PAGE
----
Nowadays, bodybuilding is more popular than ever before, with more and more men and women looking to get into bodybuilding at a relatively young age. In the past, it seems as if the majority of people who worked out in the gym to try and bulk up, were doing so purely for vanity reasons, and in truth there is absolutely nothing wrong with that at all. However, as time has progressed, it seems as if more and more people are getting into competitive bodybuilding and are looking to enter various competitions, with the ultimate goal of placing first and beating all of the other competitors. Some simply choose to enter to see how far they can take their physiques, whilst others have their eyes set on the ultimate prize of one day gaining their own pro card. When it comes to prepping for a contest however, it is what you do during the final 7 days of your contest prep, that can make or break you on the day of the contest. The final week leading up to a bodybuilding contest is known as PEAK week, and to help you stand the best possible chance of winning your competition, here are a few killer tips to help you nail your PEAK week prep.
Listen to your own body
Nobody knows your own body better than you do, so it doesn’t matter what other people tell you to do, if you know for a fact that your body is not going to respond well to something, don’t do it, as the last thing you will want will be to ruin your physique before you even have chance to step on stage. Just because one method works for one person, that doesn’t mean it is going to work for somebody else, so if your body is not responding favourably to a certain stimuli, remove it.
Do NOT lower sodium too much
A lot of “bro science” experts out there will tell you that in order to look as dry and as shredded as you possibly can when you step on stage, you should cut back on sodium intakes and go dangerously low. The theory is that because sodium causes intracellular and extracellular water retention, when you remove sodium, you hold water in your cells (intracellular) but you remove it from the outside of your cells (extracellular) which therefore gives your muscles a more defined look, because they aren’t covered with a layer of water. However, when you drop sodium levels too low, your body actually panics because it needs sodium for a number of physiological processes, and so it secretes a hormone known as aldosterone, which actually causes the body to reabsorb water and sodium, so you don’t secrete it via your urine. This means that by cutting back on sodium, you may actually end up retaining more than before, and more water in the process, which will make you look flat and watery when you step on stage. Try to keep sodium levels fairly constant for the duration of your peak week, so if you usually consume 2500mg per day, aim for 2000 – 2500mg per day in the run up to your contest.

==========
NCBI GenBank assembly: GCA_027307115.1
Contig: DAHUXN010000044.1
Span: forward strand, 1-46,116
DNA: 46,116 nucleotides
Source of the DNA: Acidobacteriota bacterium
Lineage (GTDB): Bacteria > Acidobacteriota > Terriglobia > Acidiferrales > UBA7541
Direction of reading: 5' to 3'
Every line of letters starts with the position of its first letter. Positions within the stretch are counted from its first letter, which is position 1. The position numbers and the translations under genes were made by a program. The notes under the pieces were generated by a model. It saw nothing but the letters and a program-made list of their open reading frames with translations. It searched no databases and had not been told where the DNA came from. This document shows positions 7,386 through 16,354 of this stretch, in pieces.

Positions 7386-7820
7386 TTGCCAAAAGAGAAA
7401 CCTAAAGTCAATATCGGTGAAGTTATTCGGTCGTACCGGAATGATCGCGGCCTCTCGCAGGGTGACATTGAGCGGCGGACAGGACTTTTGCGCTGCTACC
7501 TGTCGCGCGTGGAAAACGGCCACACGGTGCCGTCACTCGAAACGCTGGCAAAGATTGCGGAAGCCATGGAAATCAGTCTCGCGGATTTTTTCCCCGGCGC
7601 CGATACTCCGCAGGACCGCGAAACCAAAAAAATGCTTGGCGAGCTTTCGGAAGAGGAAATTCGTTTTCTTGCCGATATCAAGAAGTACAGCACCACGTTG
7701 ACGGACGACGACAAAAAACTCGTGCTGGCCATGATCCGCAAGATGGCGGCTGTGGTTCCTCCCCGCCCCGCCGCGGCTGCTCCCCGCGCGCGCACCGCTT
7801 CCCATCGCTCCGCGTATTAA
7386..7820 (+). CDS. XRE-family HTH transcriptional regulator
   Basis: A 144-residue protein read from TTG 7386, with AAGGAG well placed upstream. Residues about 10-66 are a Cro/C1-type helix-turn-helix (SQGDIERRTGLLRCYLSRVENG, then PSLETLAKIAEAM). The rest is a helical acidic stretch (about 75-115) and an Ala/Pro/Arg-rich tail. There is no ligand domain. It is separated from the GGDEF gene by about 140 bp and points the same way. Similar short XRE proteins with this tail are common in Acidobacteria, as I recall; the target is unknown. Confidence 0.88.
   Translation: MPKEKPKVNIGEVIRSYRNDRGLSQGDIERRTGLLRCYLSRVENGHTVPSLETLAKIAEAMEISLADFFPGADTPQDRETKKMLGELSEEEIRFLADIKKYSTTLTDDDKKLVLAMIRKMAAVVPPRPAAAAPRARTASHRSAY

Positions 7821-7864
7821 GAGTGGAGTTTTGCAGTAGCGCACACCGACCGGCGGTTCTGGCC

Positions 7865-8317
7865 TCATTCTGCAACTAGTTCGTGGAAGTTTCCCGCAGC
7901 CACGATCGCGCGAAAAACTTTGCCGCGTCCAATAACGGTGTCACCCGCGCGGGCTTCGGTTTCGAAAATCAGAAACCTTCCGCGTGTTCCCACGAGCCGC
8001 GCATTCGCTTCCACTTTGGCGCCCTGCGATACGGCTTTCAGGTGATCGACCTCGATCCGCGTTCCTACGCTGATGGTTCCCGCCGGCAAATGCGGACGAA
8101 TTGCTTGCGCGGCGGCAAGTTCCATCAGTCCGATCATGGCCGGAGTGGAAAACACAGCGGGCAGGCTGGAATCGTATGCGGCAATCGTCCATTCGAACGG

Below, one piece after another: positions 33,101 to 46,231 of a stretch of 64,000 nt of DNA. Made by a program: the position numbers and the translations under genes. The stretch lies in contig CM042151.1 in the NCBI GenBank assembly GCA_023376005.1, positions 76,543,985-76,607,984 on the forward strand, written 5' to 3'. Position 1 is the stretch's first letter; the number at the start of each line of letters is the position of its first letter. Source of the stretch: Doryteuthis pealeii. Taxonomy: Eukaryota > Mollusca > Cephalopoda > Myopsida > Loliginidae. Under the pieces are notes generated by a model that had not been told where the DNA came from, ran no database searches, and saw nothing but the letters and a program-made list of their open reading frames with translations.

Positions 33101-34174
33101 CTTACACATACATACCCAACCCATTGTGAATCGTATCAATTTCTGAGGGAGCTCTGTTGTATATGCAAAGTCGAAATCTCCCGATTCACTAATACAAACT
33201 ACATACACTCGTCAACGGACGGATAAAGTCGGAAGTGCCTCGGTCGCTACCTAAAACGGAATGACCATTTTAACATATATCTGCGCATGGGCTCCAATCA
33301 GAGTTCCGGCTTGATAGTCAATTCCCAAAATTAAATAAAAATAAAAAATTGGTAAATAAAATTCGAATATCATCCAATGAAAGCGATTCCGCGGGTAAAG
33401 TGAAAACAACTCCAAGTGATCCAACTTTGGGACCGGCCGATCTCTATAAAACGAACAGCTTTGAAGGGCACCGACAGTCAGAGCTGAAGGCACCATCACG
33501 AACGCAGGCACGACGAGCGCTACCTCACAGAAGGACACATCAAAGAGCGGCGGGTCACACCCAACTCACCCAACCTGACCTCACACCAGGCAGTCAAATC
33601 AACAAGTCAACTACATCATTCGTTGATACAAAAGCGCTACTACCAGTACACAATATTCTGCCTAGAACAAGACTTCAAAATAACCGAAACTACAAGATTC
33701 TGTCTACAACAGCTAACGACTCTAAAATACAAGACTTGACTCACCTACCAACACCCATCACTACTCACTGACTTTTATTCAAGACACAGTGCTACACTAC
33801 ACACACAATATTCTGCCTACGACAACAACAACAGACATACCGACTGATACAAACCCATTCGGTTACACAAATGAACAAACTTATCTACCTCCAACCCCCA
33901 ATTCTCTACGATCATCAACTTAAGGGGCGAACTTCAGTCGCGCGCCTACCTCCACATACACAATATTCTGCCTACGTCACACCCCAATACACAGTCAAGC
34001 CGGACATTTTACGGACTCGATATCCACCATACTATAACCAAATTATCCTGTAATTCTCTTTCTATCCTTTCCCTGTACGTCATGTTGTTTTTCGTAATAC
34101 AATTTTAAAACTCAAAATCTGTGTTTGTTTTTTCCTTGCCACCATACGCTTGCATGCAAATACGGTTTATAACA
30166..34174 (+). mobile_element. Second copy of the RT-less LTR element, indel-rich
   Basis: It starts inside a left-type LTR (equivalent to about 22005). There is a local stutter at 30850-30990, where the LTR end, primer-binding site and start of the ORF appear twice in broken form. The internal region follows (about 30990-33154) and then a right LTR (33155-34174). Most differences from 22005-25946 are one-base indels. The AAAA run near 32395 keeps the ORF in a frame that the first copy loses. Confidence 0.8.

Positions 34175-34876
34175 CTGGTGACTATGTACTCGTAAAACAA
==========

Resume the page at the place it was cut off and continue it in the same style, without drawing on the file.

Do NOT increase potassium
Potassium is another important mineral that we require in order to function correctly, and many so-called prep experts will convince you to drop sodium levels low, and to double potassium levels to compensate for this. The body is not stupid however, and it will quickly recognise that something is wrong, so when you do double potassium intakes, to say, 6000mg per day, again, your body secretes more aldosterone, so you retain even more water and sodium still! Again, keep potassium intakes fairly consistent and don’t increase them too dramatically.
Be careful with your carb load
A lot of bodybuilders will perform an extreme carb load before they are due to step on stage, as they believe that they need to saturate their muscles with glycogen to give them more fuel and a more fuller look. However, if you go from consuming 180g of carbs per day, to 800 plus grams per day, this will come as quite a shock to your body and it certainly won’t respond by drying you out and making you look leaner, fuller, and more shredded than ever. In fact, the exact opposite is likely to occur. Instead, aim to consume no more than 560g per day when you carb load, and make sure you begin the process early on in the week. By carb loading on days 1 – 3, you can monitor your progress and can see whether or not you respond favourably or not. If you don’t, you can make changes, and if you do, well, you know what works for you. Carb loading during peak week really is a matter of trial and error. On the morning of your show, perform a moderate carb load, aiming to take in around 40g – 80g of carbs every three hours, depending on how hard or how easy you find it to gain size. If you are an endomorph and gain size easily, keep carbs low, whereas an ecto should aim for 80g every three hours.
Keep fats and protein intakes pretty much the same
We need fat and protein to function and build muscle, so in truth, you really needn’t mess around with these macros at all, so they should remain pretty consistent for the entire duration of your peak week prep.
Give yourself enough time
When prepping for a contest, you ideally should begin prep as long as 12 weeks out, depending on what kind of shape you are in. If however, you begin too late and you simply are not able to lose enough fat, or get ripped enough, suddenly trying to cram as much cardio and dieting in as possible for the last few days will simply not yield the results you may have been hoping for. Trying to do everything at the last minute is never advisable, especially when prepping for a bodybuilding competition.